Durable relationships under the Immigration (European Economic Area) Regulations 2006
Regulation 8 of the Immigration (European Economic Area) Regulations 2006 (the ‘2006 Regulations’) sets out circumstances in which a person will be considered the ‘extended family member’ of an EEA national. Unlike a family member who falls within Regulation 7, such a person would not have a right to reside in the UK under European law until issued a Residence Card. Unmarried relationships fall within Regulation 8(5) which states:
‘A person satisfies the condition in this paragraph if the person is the partner of an EEA national (other than a civil partner) and can prove to the decision maker that he is in a durable relationship with the EEA national’.
Neither Council Directive 2004/38/EC nor the 2006 Regulations provide a definition of ‘durable relationship’. When considering an application for a residence card on the basis of a durable relationship, the Home Office will apply the guidance set out in their European Casework Instructions which is based on the requirements for unmarried partners under the Immigration Rules. The Home Office will consider a relationship to be a durable one where:
- The couple have been living together in a relationship similar to a marriage for at least two years;
b) The couple intend to live together permanently;
c) The couple are not blood relatives (i.e. it is not a consanguineous relationship); and
d) Any previous marriage or other similar relationship by either party has permanently broken down.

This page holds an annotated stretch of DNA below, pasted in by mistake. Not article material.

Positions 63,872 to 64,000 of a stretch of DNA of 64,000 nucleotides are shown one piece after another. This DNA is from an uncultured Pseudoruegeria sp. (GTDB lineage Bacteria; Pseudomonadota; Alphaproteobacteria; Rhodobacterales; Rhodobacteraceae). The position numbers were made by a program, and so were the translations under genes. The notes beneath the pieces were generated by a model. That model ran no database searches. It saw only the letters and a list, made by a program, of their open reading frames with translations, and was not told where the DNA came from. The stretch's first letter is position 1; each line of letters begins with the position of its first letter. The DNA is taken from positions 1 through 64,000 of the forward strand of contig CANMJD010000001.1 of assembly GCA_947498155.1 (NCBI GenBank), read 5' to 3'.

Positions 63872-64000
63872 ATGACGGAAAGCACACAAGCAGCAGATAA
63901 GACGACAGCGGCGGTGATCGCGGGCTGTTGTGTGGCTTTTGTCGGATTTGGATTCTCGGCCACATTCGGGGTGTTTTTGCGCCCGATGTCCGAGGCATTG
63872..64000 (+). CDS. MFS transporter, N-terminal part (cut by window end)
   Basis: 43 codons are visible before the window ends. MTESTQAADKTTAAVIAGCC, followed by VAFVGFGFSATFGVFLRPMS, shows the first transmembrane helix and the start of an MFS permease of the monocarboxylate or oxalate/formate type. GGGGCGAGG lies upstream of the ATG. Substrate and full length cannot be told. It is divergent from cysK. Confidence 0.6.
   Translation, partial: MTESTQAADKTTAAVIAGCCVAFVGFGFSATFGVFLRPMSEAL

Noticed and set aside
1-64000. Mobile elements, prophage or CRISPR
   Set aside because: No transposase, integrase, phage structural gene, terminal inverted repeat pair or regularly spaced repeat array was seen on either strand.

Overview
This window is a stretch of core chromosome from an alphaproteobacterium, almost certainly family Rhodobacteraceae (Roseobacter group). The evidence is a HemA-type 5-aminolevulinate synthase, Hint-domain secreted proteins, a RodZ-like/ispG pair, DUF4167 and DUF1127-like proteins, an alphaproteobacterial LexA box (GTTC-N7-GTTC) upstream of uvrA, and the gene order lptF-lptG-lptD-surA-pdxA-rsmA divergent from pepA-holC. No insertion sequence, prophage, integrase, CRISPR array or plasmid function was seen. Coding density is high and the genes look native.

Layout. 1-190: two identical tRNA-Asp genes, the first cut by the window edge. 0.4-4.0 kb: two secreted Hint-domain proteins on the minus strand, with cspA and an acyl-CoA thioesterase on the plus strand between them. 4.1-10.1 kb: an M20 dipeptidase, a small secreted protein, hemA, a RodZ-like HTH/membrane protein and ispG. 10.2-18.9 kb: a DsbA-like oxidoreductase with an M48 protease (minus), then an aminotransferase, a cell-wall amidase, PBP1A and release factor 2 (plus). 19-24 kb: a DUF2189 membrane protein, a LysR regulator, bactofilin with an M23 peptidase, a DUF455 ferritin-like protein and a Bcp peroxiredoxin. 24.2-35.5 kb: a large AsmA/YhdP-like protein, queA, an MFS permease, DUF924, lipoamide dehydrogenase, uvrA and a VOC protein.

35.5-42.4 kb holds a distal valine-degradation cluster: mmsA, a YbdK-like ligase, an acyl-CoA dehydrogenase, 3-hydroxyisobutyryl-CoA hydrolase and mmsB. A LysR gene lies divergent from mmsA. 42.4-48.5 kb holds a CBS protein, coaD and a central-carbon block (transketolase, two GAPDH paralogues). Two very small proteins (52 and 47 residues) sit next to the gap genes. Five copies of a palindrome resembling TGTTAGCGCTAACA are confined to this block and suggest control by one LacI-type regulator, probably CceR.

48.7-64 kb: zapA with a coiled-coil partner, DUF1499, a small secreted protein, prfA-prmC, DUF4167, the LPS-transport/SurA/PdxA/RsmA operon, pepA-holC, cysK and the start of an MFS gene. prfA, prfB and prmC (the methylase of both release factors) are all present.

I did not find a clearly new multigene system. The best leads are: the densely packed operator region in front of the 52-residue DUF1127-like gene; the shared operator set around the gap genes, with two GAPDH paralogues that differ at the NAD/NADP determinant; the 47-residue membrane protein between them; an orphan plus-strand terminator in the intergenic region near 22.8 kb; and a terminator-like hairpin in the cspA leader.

Case law of the courts has confirmed that the Home Office’s European Casework Instruction in relation to durable relationships ‘should not be taken as necessarily correct in every particular’. In YB (EEA reg 17(4) – proper approach) Ivory Coast  UKAIT 00062 the Tribunal stated that ‘durable relationship’ is a Community law term and to seek to reduce it to the criteria contained within the Immigration Rules would run contrary to Community law. However, the Home Office is entitled to have some regard to similar provisions of the Immigration Rules as to whether it is appropriate to issue a residence card.
The fact that a couple have lived together for at least two years, which would provide the basis for an application as an unmarried partner under the Immigration Rules, is a relevant consideration. However, two years cohabitation is not essential and cannot be determinative of the issue and indeed the Home Office must be wrong to treat the requirement of two years cohabitation as a mandatory requirement.
Once the applicant has satisfied the Home Office as to the fact that the couple are in a durable relationship then the Home Office will consider the application by reference to the remaining requirements of the 2006 Regulations (Regulation 12 for an application made outside the UK and Regulation 17 for applications made within the UK) including an extensive examination of the application by reference to the personal circumstances of the Applicant and whether the partner is exercising Treaty rights in the UK.
When assessing whether it is appropriate to issue a residence card under Regulation 17(4) the Secretary of State will take into account a number of factors, including whether the refusal to issue a residence card will deter the EEA national from exercising his or her free movement rights, any evidence of criminality on the part of the applicant and the applicant’s immigration history.
Although having a negative immigration history is likely to weigh against issuing a residence card, an application should not be refused solely on the basis of a negative immigration history alone. Each case must be considered on its own merits, taking into account all the relevant facts.
If you are the unmarried partner of an EEA national and would like further advice regarding the possibility of making an application for a residence card, or if you have had an application for a residence card refused on the basis that you are not in a durable relationship, then please contact our immigration barristers in London on 0203 617 9173 or email email@example.com.